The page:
Because a high percentage of patients who have coronary disease also have renal artery narrowing, some interventionists choose to perform aortography of the renal arteries at the time of the coronary angiogram. If they find a narrowing, whether the patient is symptomatic or not, they place a stent. The reasoning in most instances has been that these procedures prevent the progression of disease; however, this does not take into consideration the potential complications related to stenting in an asymptomatic patient and/or the likelihood of the stent itself developing a stenosis (as it does in approximately 15% to 20% of cases). The outcome may be worse than the original asymptomatic stenosis that the patient had.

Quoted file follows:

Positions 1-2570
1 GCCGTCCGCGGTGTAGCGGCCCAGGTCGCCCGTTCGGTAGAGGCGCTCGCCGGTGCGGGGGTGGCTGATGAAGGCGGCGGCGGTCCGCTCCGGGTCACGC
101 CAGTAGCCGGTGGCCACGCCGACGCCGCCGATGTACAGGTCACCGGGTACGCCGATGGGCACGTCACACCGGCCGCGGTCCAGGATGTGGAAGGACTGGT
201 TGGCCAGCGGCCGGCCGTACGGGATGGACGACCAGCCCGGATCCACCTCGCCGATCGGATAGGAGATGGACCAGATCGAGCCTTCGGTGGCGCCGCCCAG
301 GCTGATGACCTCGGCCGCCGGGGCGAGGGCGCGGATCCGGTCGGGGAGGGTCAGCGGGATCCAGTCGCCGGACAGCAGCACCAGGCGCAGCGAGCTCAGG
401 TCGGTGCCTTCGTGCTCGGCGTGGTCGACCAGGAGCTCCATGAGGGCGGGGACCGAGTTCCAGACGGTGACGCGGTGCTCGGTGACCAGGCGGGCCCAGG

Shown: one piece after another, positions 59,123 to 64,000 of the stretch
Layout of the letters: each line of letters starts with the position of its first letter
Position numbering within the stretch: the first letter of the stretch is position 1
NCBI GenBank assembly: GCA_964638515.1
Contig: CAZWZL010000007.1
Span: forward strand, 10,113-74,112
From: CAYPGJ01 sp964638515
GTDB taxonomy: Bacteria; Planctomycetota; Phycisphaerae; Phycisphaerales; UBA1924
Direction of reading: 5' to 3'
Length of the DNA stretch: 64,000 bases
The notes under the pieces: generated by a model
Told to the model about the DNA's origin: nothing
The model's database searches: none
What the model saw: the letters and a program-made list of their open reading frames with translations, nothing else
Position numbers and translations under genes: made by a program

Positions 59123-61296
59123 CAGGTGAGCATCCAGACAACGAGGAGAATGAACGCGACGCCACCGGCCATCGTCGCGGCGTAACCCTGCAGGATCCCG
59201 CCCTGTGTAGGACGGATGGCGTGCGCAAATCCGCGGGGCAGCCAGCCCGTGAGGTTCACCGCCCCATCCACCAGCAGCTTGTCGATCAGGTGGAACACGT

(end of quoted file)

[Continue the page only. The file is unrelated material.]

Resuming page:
Many interventionists who would stent any renal artery narrowing, regardless of severity, support this course of action, citing data from an authoritative study on the progression of renal artery disease.1 These studies were completed prior to the new treatment paradigm of vascular disease (ie, before the introduction of lipid-lowering drugs and the broad application of lifestyle alterations). As a result, the progression of disease measured was probably exaggerated or otherwise not representative of today’s clinical reality. The investigators concluded that although renal artery disease progression is a frequent occurrence, progression to total renal artery occlusion is not. The risk of renal artery disease progression was highest among individuals with pre-existing high-grade stenosis in either renal artery, elevated systolic blood pressure, and diabetes mellitus. A recent paper by Axelrod et al, based only on hypothetical calculations compared prophylactic stenting to therapeutic stenting (stenting only if and when clinically indicated) in hypothetical cohorts of 50% unilateral renal artery stenosis followed age 61 to death.2Prophylactic stenting as compared to therapeutic stenting results in more quality adjusted life years (QALYs)/patient (10.9 vs 10.3) at higher lifetime costs ($23,664 vs $16,558). Prophylactic stenting was not cost effective (>$50,000/QALY) if the modeled incidence of restenosis exceeded 15%/y and the incidence of progression in the contralateral renal artery was <2%/y. This could clearly be the case with effective current medical therapy. The authors recommended that prophylactic stenting should be undertaken judiciously until it was proven effective in a prospective randomized study.